Alright, maybe it's just me, but personally I don't touch any filesystem that isn't years old (or heavily based on one that is years old) or that can't easily be recovered in some fashion to a working filesystem. Data loss is one of the killers for me when it comes to computing... the best solution we have so far is "make copies of it everywhere", which is hardly technical.
I am more than happy to use FAT32 on a hard drive if I know it's going to be used for basic data storage and not much else. I have FAT32 partitions still on my Linux servers. I always have the safest ext? filesystem on any partitions that I boot from or need linux permissioning on. This, at the moment, is ext3. Give it a couple of years and it might be ext4. In the absence of either option, I would choose ext2.
NTFS is an overly complicated solution to certain problems but the fact that I now have read-write safe tools that run on Linux too also starts to fold this into the "useable for certain purposes" area. (I never even *touched* CaptiveNTFS because it was such a hack, something was bound to break).
However, ALL other filesystems, whatever their origin, are to me nothing more than experimental versions that I don't consider my data safe on. I admin school networks for a living and if I lose data in any way, shape or form, it could easily prevent the school from opening that day (you have no idea how much stuff runs off school systems now) - that would be my job out of the window.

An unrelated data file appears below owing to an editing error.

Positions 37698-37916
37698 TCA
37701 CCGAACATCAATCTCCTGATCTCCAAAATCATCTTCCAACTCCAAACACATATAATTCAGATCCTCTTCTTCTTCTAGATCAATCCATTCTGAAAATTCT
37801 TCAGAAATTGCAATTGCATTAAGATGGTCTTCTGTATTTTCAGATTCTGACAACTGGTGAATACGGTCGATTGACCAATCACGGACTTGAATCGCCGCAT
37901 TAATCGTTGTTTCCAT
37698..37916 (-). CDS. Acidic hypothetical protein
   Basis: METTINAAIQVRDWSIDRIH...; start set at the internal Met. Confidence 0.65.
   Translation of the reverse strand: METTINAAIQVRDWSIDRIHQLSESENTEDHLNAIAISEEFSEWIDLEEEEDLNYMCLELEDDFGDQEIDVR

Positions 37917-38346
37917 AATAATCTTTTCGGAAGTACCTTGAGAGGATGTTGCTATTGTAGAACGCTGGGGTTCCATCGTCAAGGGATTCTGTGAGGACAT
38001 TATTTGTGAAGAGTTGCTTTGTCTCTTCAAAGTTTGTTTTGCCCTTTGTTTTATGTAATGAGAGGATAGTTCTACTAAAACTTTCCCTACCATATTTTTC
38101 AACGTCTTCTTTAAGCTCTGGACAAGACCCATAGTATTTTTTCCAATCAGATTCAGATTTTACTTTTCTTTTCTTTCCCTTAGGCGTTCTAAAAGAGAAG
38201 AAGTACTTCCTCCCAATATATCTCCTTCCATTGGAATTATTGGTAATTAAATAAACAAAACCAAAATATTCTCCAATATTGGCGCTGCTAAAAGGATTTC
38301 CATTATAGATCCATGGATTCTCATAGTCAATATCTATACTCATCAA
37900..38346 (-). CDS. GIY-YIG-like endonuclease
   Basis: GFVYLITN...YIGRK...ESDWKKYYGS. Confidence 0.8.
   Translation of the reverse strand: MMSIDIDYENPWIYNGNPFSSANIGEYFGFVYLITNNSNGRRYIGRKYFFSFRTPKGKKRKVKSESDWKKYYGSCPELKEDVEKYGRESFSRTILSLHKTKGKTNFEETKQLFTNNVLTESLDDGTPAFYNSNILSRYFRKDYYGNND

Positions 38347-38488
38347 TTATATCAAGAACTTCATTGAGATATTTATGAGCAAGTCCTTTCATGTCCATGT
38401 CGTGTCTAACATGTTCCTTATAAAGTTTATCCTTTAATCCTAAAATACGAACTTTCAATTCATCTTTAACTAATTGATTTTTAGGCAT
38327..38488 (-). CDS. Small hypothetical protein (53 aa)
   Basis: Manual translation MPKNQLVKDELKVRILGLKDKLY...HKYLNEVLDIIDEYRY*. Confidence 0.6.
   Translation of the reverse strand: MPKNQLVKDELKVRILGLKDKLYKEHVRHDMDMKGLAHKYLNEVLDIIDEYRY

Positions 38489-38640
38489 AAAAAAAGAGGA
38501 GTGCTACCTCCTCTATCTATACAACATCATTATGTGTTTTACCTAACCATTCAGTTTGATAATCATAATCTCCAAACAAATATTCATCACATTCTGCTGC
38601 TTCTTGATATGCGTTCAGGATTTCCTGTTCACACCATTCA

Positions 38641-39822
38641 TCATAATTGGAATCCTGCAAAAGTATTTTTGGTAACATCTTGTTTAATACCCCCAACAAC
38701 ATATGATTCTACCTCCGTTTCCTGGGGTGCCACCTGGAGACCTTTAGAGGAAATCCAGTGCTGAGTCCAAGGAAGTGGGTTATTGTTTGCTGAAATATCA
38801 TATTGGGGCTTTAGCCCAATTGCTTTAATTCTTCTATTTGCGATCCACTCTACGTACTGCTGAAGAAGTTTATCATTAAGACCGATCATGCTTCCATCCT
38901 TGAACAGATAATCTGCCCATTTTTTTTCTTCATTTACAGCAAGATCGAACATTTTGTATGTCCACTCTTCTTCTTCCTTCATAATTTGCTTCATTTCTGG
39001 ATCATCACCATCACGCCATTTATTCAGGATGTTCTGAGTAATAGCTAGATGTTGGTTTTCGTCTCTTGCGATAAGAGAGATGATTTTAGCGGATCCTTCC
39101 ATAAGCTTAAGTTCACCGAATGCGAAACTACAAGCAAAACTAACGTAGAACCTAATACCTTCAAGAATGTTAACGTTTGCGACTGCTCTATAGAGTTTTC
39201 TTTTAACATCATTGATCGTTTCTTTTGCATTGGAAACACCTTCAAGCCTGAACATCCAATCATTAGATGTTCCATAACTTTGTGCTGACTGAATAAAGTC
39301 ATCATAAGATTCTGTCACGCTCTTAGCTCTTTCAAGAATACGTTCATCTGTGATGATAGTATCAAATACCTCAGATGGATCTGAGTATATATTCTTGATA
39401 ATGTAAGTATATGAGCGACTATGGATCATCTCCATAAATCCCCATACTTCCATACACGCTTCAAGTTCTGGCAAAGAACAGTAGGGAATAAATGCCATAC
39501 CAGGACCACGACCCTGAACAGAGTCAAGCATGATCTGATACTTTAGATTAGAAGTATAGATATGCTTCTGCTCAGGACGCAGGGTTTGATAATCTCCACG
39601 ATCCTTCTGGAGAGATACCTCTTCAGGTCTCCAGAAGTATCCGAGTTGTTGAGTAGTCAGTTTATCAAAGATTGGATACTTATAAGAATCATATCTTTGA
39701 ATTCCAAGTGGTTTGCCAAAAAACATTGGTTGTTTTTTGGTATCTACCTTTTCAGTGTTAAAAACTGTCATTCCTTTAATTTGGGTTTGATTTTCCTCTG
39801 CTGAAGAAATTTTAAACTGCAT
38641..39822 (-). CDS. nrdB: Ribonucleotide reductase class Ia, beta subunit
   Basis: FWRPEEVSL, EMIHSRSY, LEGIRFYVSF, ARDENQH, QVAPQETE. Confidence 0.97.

So, obviously, we have backups galore and nice seperation between systems but do you really think that ANYTHING is going to go onto a filesystem that I can't read back in Linux and at least have a stab at fixing? I'm wary even of read-write drivers for the filesystems I trust that don't have an established history.
ext3 > ext2 > FAT32 > NTFS > anything else
at the moment, with ext4 languishing in the last category until it becomes a mainstream hit.
Special purpose filesystems? They're for special purposes and you run your own risks there. And to be honest, for 99% of stuff, one of the above would do just as well.